I feel that a summary on Al Shabaab’s history and creation is needed. Just like the Lord’s Resistance Army (LRA) that has been causing distress and other human rights abuses in parts of Uganda, South Sudan, Central African Republic (CAR) and the DRC, Al-Shabaab emerged out of genuine grievances but later evolved into a terror group .When the groups stemmed up, they were indeed soldiers of the same struggle.  They were seeking to liberate their people. LRA came to be to liberate its people from internal circumstances. The people of Northern Uganda felt they were being marginalised. Northern Uganda is known for poverty. Since colonial days, economic power lay in the southern part of the country and so did the key political figures and the military elite. Al shabaab’s emergence was fuelled by patriotic militancy against the abrasive counter-insurgency tactics used by Ethiopian forces against the Islamic Courts Union, which was an upsurge of Islamic fundamentalism. They saw themselves as the liberators from the Western backed Transitional Federal Government. As it is with most groups that come up in this way, they both later started employing terror on people with other acts of violence and use religious fundamentalism as a mobilisation factor. We are all aware that we just need a common belief/ideology to mobilise people for a cause. Well, they have done just that. Used religion to garner troops and have created terror and fear amongst us. And now, in retaliation for Al Shabaab and other group’s acts of terror, our security forces are waging an unjust war against Somalis. The criteria for police screening is their ethnicity; that is their singular offence. I do support an operation that would rid the country of terrorists/criminals. Any sane person would, I mean, we are all tired of terror attacks on our land. What I don’t support is the manner in which it is being conducted. This operation is highly unlikely to rid us of those criminals we seek to sieve out. It is just a means for police to extort money from the criminals and many innocent.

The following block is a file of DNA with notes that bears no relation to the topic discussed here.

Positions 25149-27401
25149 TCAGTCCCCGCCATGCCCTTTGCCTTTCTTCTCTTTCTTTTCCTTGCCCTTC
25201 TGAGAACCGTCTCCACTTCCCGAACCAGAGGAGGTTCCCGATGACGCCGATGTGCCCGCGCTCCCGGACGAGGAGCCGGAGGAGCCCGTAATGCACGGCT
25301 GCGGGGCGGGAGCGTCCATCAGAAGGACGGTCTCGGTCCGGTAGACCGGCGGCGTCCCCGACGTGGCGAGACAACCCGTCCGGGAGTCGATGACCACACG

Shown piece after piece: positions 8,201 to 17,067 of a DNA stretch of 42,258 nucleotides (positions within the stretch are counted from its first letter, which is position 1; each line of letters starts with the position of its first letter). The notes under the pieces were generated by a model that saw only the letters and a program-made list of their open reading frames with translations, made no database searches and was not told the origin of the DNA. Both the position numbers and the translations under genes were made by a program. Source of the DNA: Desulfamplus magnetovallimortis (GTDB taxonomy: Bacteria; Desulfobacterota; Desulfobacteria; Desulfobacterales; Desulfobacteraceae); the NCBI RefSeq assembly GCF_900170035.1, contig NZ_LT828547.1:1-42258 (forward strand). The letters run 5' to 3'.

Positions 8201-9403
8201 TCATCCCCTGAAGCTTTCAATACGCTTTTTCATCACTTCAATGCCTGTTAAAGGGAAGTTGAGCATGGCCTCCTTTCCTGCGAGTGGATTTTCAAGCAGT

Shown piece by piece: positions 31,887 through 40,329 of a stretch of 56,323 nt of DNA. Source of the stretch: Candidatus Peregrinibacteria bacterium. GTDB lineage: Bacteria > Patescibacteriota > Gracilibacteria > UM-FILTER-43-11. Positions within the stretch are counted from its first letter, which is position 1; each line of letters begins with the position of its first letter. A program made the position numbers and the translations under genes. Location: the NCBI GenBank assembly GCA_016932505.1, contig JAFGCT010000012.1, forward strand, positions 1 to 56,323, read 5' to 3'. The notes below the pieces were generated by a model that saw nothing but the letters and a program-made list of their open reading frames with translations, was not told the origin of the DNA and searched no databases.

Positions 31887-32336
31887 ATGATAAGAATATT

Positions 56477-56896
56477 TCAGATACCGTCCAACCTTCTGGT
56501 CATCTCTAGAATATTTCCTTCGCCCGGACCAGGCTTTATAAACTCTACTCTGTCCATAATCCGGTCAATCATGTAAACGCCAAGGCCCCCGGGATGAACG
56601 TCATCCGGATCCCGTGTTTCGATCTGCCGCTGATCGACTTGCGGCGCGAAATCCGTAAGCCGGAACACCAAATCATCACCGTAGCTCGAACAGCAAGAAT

From the existing stereotype of Somalis, we may feel justified to cluster all Somalis as Shiftas, terrorists and Shabaab but this is wrong. These same Somalis have been terrorised by Al Shabaab in Somalia. These same Somalis are trying to eradicate Al Shabaab because it has a negative effect on their wellbeing, just as it does for all of us. They too are tired and want peace. Not all Somalis are terrorists/Al-Shabaab and we cannot deprive them of their right to be human! Is it that Somalis are perceived to be lesser citizens? Do Somalis have to keep suffering the same fate over and over again? Do we remember the Wagalla massacre in the North Eastern part of Kenya? Let me remind you. Since time immemorial, Somalis have had clan conflicts. This is the one of the main reasons for conflict in Somalia and even in our own North Eastern Kenya. So in 1984, Kenyan troops decided to go there and help diffuse these conflicts. What ensued was blood shed of Kenyans on Kenyan soil. Approximately 5,000 Somalis (the real figures have never been known) were denied water and food for days, raped before they were executed. In my opinion, this isn’t a war against terrorism. It is far from it! The poor Somalis are being taken to the Kasarani Concentration Camps (this term reminds me of the concentration camps that existed during the Holocaust) while Somalis with cash are paying their way out of it. So how do we know if that  person who is able to pay their way out of the concentration camp isn’t a sympathiser of Shabaab/terror groups? By the amount of cash they are willing to give to the security forces? Someone please tell me, how is this then a war against terrorism? If you tell someone you have bundled up into a lorry that if they give you a couple of thousand shillings they will be let free, how is this war against terror? Maybe a war against aliens or poor Somalis or people in limbo without refugee status but what war against terror is this? We are waging war on our own. For those without papers, I am not for this BUT who would want to live in a refugee camp where education doesn’t go beyond high school level? Like is inherent to all humans, they too yearn for a good life. Better than they have lived or their parents and relatives have had. Our borders are porous, not that it is any fault of the people who manage to walk into Kenya, so if they actually got access without any resistance at the border, it is our government that has erred and not those who sneak in. I understand that this too makes it easier for terrorists to come in. BUT if our borders weren’t so porous, then maybe we wouldn’t have Al Shabaab/terrorists infiltrating our country. If our security forces handled incidents like the West Gate attack with as much diligence as they are collecting money from these Somalis, maybe we wouldn’t have people dead. Are we forgetting that we have some Al Shabaab members called Omondi, Kamau, Mutiso, Kibet etc? It is largely Somalis but other people too have become members of this group. I am not pro Shabaab, please don’t get me wrong, but I don’t believe in taking people hostage due to their ethnicity or increased xenophobia and terming them all as terrorists. Being Somali is not a crime. They may be or may not be refugees. They may be or may not be citizens. But what they inherently are is HUMAN.